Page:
Hedge and pension funds blacklist Freeport

Large global pension funds have been slow to mobilise their power and take up the cause, nonetheless, over the years there has been some significant movement.

In June 2006, the Government Pension Fund of Norway, a sovereign wealth fund, announced it had dumped and blacklisted the Freeport’s shares in a widely reported statement due to concerns over Grasberg’s environmental track record. Freeport’s shares were dumped on ethical concerns that investment in the company posed an unacceptable risk of complicity in severe environmental damages. Specifically, the fund cited the devastating impact from the company’s riverine tailings disposal – the discharge of tailings into the local river system at Grasberg. In blacklisting Freeport McMoran’s shares the government fund said that it “believes that Freeport through this conduct is taking advantage of the low environmental standards and the lenient law enforcement in the country where it operates.”[1] The Grasberg mine has always used this means of tailing disposal and benefited from its very low cost.

The Fund’s investment committee detailed assessment of the risks concluded:

“Freeport’s mining activities involve an unacceptable risk of complicity in severe and irreversible damage to the natural environment. In the Council’s view, the company’s practice of riverine disposal is in breach of international standards, and one may also question whether the company violates national environmental regulations. The company’s assertions that its operations do not cause long-term irreversible environmental damage are hardly considered credible by the Council. The lack of openness and transparency in the company’s environmental reporting reinforces this impression.”[2]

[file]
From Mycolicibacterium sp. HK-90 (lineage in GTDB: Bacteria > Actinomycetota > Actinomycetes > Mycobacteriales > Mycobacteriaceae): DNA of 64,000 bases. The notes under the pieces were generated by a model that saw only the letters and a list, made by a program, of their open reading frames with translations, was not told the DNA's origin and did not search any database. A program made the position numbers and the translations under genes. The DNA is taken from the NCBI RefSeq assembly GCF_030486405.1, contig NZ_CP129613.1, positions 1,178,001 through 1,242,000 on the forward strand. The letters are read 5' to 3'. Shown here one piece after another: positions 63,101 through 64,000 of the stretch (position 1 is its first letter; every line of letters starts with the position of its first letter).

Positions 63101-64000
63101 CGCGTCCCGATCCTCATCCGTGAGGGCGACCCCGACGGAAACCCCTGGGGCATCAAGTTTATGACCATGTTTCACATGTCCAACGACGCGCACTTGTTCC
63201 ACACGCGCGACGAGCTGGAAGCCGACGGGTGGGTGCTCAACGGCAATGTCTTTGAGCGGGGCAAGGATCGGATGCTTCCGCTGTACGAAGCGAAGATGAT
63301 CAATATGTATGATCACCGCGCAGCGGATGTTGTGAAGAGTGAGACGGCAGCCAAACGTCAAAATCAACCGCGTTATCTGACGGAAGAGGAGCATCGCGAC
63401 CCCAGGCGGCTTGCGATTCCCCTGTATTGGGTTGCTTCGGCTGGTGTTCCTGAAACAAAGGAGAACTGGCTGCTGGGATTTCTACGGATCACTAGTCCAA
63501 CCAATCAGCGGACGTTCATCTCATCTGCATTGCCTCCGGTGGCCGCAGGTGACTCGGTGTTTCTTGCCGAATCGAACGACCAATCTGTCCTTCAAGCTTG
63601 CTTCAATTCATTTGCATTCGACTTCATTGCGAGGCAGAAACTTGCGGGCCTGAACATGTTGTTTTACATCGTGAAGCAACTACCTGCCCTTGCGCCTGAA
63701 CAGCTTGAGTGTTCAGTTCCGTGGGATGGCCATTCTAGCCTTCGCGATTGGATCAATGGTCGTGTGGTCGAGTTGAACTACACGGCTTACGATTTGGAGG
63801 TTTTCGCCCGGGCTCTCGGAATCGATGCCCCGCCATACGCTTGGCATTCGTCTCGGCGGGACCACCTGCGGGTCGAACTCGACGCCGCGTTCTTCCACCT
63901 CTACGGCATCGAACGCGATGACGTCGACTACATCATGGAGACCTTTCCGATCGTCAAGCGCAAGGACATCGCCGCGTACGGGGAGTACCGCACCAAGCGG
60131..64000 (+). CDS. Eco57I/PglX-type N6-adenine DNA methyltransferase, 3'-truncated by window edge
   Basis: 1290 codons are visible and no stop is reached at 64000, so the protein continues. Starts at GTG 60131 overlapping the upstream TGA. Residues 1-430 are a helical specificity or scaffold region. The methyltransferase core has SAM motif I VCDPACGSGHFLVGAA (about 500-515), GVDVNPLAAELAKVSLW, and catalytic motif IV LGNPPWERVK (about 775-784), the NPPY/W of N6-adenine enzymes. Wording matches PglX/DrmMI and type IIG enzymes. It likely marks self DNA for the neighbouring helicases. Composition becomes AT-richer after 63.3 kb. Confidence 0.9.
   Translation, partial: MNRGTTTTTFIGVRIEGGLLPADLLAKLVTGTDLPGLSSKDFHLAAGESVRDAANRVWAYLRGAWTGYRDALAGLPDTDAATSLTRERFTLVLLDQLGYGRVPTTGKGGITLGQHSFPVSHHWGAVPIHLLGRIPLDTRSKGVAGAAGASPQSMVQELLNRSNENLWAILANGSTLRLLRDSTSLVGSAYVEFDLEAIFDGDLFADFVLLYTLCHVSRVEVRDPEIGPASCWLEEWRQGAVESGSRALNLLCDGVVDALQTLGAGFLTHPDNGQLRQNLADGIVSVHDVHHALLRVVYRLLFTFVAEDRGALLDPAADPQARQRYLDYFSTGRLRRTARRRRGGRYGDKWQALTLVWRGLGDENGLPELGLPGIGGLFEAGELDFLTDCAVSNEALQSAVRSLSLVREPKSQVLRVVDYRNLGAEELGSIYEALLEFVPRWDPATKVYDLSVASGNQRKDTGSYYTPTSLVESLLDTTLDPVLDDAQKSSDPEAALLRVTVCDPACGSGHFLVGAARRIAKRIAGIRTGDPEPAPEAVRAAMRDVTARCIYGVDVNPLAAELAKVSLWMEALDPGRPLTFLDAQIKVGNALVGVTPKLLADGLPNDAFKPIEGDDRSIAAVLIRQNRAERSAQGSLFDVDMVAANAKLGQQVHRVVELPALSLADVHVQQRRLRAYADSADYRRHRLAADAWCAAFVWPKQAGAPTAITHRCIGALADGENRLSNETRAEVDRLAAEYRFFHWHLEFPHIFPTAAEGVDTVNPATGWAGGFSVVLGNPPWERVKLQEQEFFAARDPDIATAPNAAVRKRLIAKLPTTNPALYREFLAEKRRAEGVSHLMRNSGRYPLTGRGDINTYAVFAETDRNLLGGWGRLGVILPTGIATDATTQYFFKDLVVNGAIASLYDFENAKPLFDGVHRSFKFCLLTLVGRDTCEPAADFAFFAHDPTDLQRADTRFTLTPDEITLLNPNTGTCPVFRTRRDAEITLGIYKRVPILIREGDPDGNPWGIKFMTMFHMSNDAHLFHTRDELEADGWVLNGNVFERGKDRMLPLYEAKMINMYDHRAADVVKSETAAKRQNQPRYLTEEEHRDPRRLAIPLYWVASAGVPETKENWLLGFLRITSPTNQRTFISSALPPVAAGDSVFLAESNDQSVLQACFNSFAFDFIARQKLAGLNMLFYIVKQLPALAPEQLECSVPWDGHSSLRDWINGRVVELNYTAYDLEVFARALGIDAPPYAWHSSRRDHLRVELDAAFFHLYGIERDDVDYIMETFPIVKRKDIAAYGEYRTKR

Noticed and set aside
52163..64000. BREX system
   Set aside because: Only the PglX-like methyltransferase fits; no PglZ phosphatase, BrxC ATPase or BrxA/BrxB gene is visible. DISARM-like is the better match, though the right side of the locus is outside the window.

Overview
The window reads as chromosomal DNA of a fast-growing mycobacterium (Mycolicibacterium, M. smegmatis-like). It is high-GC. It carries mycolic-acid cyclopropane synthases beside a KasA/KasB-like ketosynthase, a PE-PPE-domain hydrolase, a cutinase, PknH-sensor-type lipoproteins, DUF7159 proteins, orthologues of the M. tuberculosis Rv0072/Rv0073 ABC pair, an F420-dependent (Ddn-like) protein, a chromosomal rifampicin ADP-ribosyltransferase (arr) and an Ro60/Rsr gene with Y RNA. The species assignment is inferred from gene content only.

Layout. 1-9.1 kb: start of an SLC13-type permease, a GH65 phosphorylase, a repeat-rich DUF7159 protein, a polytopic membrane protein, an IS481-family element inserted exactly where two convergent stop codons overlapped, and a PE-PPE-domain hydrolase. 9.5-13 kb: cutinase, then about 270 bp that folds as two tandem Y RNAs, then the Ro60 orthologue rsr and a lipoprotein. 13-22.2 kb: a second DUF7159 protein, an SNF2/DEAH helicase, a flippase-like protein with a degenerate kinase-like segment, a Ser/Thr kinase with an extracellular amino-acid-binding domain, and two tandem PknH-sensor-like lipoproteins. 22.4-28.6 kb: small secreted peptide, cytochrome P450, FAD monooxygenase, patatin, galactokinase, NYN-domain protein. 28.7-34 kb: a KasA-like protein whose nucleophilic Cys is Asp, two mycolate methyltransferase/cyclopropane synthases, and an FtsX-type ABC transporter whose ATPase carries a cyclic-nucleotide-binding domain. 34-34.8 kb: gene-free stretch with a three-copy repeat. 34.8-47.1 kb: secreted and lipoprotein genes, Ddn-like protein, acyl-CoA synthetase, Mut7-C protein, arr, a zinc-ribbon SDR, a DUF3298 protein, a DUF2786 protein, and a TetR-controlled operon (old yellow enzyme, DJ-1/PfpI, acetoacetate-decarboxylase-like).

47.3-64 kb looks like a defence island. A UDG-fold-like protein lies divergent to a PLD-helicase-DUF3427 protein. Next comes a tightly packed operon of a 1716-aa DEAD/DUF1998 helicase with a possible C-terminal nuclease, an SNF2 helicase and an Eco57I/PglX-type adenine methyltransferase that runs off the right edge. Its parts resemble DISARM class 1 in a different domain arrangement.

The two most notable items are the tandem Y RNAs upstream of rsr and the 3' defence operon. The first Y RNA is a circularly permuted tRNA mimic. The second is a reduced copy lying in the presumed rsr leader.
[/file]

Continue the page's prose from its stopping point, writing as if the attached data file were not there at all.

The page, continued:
The fund is one of the largest pension funds in the world with US$240 billion dollar under management at the time, and its detailed decision to blacklist the company remains a major public relations blow for Freeport. The fund has a very high profile internationally and its investment findings are both credible and influential. In releasing publically its reasons for blacklisting Freeport in a detailed and damning 30 page report, Freeport joined the dubious rarefied ranks of other companies blacklisted by the fund for reasons that included: production of cluster munitions, production of nuclear arms, sale of weapons and military material to Burma, production of tobacco, serious or systematic human rights violations, severe environmental damages, and serious violations of the rights of individuals in situations of war or conflict.[3] In 2008, the fund went on to likewise blacklisted Rio Tinto on account of its joint venture interest with Freeport in Grasberg.

Freeport denied any wrong doing in its response to the fund and said it felt misunderstood.[4] However, it appears to many that Freeport places little weight on the damage its project may cause to the environment and the health and safety of the indigenous communities around Grasberg in West Papua: